Civics lessons can save our republic


One of the crazy juxtapositions about the attack on the Capitol was the sight of insurrectionists slowly wandering through National Statuary Hall like fifth graders on a field trip, wide-eyed, taking photos and videos in the beautiful building they had come to attack. It was as if they had never been in such a place before, and probably many of them had not. Indeed, the indignant shouts of “This is our House!” ringing out over the pushing and shoving illustrated how very left out many of them feel. One of the reasons we are so divided as a nation is the sense that government is for some, but against others; that working cooperatively toward justice for all means the freedoms of others have to go away. Some of us feel so far from the workings of our own government that we’ve given up on caring about it at all, which ultimately translates to giving up on voting and having a say.

We must introduce an ongoing civics education in our schools. We need to start in kindergarten, discussing what it means when adults go to the polling places on Election Day. As children grow, the concepts of fairness and individual rights will expand into an understanding of personal responsibility and safety nets, public health and public infrastructure projects, the greater good and economic good, as they explore what it means to be part of the American community. Students need to understand the who, what, and where of our government structure, but more important, they need to develop an understanding of the why. Why should we vote? Why do we need to take an interest in our local government’s actions? Why do we pay taxes? Why are some people willing to give their lives to serve our country? What are our obligations as American citizens? Delaying these conversations until high school, when teenage cynicism is setting in, is a mistake. Too many American adults seem to have a very strange sense of what it means to be an American.

A comprehensive civics education should be considered part of our national security. Not having a good working knowledge of government could kill our democracy, and even kill us, as we saw at the Capitol. Unfortunately, we’ve seen highly educated senators and representatives use their intellect to shirk or manipulate the basic responsibilities of the Congress. We’ve suffered four years of a president who had a huge deficit of understanding in the constitutional law department. The new group of freshman representatives includes at least one QAnon conspiracist. How did it come to this? Because of the enormous amount of money it takes to run for even a local office, most of us will never actually serve in an elected position, but we need to be sure those we vote into these offices are qualified. Civics should be a subject that is required and valued in every school system, and there should be a universal, nonpartisan program of studies taught across the country. Our democratic future depends on it.

I can’t change the curriculum of the U.S. education system, or accomplish election reform, but I have a few suggestions for those who could make a difference:

  • Invite average citizens to official state dinners. Reserve 20 seats for adults and teens who win an invitation through a lottery. The government would pay for travel, accommodations, and appropriate attire if necessary. Make them feel welcomed, scatter them throughout the attendees, and introduce them to the foreign leader being honored, so they can go home and share with their communities what it was like to be part of the event.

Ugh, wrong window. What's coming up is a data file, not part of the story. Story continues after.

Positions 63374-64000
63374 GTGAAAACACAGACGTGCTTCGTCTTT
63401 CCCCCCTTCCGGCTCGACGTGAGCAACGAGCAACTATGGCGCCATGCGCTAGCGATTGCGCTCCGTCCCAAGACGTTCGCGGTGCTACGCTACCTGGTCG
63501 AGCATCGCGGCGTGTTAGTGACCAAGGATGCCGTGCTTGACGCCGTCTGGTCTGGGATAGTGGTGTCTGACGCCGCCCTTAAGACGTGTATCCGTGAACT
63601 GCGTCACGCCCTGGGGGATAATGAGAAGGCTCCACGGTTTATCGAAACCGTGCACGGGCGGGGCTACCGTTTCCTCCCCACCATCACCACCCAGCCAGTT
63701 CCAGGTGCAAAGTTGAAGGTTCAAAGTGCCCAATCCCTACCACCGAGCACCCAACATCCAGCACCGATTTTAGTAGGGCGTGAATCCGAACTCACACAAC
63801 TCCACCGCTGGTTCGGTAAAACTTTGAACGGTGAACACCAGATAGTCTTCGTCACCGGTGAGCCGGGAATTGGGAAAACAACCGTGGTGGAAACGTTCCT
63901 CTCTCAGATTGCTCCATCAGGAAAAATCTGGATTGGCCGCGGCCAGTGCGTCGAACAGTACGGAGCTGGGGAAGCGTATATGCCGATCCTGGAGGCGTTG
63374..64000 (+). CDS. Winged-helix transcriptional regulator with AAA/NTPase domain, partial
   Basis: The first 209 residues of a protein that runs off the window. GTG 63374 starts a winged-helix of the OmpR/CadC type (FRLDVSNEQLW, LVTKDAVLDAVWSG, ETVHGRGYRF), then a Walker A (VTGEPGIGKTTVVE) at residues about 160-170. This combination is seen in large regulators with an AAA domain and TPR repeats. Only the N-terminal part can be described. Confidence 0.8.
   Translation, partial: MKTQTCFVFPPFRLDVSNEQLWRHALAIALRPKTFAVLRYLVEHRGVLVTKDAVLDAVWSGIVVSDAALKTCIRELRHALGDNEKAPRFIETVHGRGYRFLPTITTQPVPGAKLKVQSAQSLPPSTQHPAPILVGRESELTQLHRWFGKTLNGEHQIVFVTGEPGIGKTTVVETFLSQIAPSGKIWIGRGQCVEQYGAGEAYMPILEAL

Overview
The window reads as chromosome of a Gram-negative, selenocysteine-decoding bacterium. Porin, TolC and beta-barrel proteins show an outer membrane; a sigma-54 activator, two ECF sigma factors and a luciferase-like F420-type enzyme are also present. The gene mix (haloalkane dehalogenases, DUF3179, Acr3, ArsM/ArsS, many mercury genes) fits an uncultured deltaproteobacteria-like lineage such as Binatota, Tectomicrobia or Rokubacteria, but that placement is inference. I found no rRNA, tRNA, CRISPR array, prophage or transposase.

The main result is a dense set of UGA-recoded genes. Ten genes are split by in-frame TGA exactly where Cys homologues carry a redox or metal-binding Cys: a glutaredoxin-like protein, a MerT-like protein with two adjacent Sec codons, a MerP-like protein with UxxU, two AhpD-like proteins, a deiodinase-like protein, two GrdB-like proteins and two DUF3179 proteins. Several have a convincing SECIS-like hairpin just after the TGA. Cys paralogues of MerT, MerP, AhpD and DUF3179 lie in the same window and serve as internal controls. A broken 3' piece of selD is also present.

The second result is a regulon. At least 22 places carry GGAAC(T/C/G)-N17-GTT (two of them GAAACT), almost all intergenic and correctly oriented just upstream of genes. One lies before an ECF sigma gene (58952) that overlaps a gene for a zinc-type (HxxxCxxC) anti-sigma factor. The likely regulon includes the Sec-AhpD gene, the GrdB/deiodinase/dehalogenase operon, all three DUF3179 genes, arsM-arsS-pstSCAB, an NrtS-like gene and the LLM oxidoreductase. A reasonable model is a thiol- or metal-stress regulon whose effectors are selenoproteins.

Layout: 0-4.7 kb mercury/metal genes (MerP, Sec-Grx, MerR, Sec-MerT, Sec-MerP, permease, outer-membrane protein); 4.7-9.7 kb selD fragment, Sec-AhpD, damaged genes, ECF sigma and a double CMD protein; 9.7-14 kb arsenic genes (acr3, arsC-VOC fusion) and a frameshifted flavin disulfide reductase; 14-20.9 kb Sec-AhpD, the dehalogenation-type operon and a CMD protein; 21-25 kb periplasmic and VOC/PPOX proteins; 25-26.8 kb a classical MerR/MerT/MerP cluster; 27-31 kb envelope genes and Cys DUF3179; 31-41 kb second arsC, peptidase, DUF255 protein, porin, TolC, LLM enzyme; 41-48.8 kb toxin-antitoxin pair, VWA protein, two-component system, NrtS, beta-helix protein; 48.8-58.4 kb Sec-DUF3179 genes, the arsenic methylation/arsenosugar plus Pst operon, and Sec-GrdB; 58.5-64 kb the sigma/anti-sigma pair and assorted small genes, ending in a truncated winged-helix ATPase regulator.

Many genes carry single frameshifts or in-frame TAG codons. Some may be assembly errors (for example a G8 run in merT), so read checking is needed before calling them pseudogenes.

• State legislators should host lunches in their district’s schools. No formal agenda, just sitting, talking, and having lunch with a group of middle or high school students once a month. Let kids see that the people representing them are just people. Nothing fancy; eat the cafeteria food, or brown-bag it.
  • State and federal elected officials should host occasional “Bring a Citizen to Work Day.” Bring one of your constituents to work with you. They can sit in the gallery and watch what you do. Extra points if you choose someone not of your own party.
  •  If you are a wealthier member of your community, consider funding the school field trip to Washington, D.C. School budgets are strained, and fundraisers only take the kids so far. Be the one who pays it forward, and gives them the chance to see Statuary Hall in person.

Our American democracy is and should be awe-inspiring, but it should not be the kind of stupefaction we saw on the faces of those who stormed the Capitol. It should be the solemn knowledge that what we have created, our republic, requires attention and nurturing. It is our responsibility to convey that concept to every citizen of the nation by including them in the experience.


Jennie Driesen is a registered nurse at Martha’s Vineyard Hospital. She moved to the Island from New York City full-time in March.


  1. Jennie– you have very well though out points and ideas. Thank you for taking your time to express yourself. I agree entirely.
    unfortunately, those who would benefit the most from embracing these ideals will never give it a second thought. The mob that stormed the Capitol were a bunch of willfully ignorant victims of a con man.
    All the civics lessons in the world won’t change the attitude of a guy who is willing to beat a downed police officer with an American flag.
    But please don’t give up– we need comments like yours here.
    I hope the Vineyard is meeting your expectations. Welcome.

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